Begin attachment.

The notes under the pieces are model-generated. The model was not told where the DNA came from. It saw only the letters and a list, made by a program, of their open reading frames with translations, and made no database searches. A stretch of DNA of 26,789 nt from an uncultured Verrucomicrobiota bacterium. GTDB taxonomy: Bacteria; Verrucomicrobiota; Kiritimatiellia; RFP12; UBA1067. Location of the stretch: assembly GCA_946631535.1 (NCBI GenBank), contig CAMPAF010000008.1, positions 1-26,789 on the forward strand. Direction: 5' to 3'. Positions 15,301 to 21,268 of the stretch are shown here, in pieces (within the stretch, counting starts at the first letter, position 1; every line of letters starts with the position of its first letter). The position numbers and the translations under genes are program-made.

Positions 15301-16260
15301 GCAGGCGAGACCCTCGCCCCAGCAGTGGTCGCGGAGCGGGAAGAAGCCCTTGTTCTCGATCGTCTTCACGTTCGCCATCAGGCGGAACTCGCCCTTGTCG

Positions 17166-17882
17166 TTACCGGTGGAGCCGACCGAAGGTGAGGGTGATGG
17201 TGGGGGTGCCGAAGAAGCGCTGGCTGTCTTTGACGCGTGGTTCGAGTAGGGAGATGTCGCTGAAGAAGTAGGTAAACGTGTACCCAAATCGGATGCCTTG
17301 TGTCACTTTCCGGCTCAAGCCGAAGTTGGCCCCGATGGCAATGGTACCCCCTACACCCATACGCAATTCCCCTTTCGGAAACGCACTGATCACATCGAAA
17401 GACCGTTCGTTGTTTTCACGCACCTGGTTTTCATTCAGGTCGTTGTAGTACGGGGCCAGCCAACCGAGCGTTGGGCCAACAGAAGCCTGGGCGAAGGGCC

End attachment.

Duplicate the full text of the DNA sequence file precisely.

The notes under the pieces are model-generated. The model was not told where the DNA came from. It saw only the letters and a list, made by a program, of their open reading frames with translations, and made no database searches. A stretch of DNA of 26,789 nt from an uncultured Verrucomicrobiota bacterium. GTDB taxonomy: Bacteria; Verrucomicrobiota; Kiritimatiellia; RFP12; UBA1067. Location of the stretch: assembly GCA_946631535.1 (NCBI GenBank), contig CAMPAF010000008.1, positions 1-26,789 on the forward strand. Direction: 5' to 3'. Positions 15,301 to 21,268 of the stretch are shown here, in pieces (within the stretch, counting starts at the first letter, position 1; every line of letters starts with the position of its first letter). The position numbers and the translations under genes are program-made.

Positions 15301-16260
15301 GCAGGCGAGACCCTCGCCCCAGCAGTGGTCGCGGAGCGGGAAGAAGCCCTTGTTCTCGATCGTCTTCACGTTCGCCATCAGGCGGAACTCGCCCTTGTCG

Positions 17166-17882
17166 TTACCGGTGGAGCCGACCGAAGGTGAGGGTGATGG
17201 TGGGGGTGCCGAAGAAGCGCTGGCTGTCTTTGACGCGTGGTTCGAGTAGGGAGATGTCGCTGAAGAAGTAGGTAAACGTGTACCCAAATCGGATGCCTTG
17301 TGTCACTTTCCGGCTCAAGCCGAAGTTGGCCCCGATGGCAATGGTACCCCCTACACCCATACGCAATTCCCCTTTCGGAAACGCACTGATCACATCGAAA
17401 GACCGTTCGTTGTTTTCACGCACCTGGTTTTCATTCAGGTCGTTGTAGTACGGGGCCAGCCAACCGAGCGTTGGGCCAACAGAAGCCTGGGCGAAGGGCC